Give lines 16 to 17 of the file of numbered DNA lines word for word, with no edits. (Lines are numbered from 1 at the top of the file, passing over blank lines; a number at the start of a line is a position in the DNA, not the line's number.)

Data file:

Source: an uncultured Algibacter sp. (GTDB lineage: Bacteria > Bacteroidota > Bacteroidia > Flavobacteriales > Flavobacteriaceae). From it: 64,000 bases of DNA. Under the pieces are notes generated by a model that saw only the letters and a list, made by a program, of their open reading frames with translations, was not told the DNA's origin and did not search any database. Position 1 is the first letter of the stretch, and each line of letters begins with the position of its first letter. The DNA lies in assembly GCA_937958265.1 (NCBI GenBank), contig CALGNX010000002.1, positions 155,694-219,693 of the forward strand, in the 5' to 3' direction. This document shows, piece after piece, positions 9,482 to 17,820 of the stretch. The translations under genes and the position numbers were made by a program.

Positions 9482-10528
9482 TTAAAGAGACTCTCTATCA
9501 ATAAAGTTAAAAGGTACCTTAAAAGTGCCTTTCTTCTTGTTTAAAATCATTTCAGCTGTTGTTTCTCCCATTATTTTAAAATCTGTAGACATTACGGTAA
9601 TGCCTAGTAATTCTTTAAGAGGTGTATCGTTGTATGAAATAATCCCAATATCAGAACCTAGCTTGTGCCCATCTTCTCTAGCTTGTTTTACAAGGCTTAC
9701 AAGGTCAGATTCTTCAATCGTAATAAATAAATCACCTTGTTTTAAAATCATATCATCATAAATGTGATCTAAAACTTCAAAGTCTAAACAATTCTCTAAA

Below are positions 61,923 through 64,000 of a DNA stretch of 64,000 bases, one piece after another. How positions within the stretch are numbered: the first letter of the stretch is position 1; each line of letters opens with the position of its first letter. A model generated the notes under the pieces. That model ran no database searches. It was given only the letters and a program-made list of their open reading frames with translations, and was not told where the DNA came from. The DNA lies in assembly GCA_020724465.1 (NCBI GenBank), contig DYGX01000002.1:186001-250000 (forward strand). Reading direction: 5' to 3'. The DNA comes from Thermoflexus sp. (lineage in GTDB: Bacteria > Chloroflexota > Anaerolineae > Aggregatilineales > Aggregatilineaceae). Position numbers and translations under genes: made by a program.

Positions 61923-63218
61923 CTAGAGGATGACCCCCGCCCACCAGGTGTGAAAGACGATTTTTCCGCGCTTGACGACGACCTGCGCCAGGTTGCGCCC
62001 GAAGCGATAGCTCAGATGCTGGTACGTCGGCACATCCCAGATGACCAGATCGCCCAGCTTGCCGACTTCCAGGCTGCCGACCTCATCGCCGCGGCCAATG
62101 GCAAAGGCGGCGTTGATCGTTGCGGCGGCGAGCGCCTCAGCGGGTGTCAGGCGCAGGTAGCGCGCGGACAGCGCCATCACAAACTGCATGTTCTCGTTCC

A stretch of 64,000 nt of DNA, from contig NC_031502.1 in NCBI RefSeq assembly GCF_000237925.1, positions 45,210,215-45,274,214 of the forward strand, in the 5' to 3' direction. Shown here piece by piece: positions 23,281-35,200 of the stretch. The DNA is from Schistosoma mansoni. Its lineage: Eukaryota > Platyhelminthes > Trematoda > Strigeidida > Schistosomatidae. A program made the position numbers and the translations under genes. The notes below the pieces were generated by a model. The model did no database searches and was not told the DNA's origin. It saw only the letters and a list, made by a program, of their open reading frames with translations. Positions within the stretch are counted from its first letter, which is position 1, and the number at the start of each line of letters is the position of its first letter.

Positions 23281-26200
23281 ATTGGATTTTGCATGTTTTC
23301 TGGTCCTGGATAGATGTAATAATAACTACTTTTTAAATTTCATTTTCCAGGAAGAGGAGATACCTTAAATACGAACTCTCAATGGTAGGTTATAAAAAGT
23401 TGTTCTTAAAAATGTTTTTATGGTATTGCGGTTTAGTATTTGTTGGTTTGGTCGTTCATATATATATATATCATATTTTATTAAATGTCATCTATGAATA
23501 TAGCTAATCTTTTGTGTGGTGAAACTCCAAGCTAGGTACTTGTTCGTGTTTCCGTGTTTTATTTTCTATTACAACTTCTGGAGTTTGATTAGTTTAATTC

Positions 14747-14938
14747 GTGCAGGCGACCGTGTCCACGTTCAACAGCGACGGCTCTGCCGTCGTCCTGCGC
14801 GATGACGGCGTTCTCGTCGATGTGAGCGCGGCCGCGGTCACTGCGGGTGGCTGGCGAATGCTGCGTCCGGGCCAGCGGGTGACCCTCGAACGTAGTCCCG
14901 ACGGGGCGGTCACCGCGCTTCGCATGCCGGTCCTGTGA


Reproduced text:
23401 TGTTCTTAAAAATGTTTTTATGGTATTGCGGTTTAGTATTTGTTGGTTTGGTCGTTCATATATATATATATCATATTTTATTAAATGTCATCTATGAATA
23501 TAGCTAATCTTTTGTGTGGTGAAACTCCAAGCTAGGTACTTGTTCGTGTTTCCGTGTTTTATTTTCTATTACAACTTCTGGAGTTTGATTAGTTTAATTC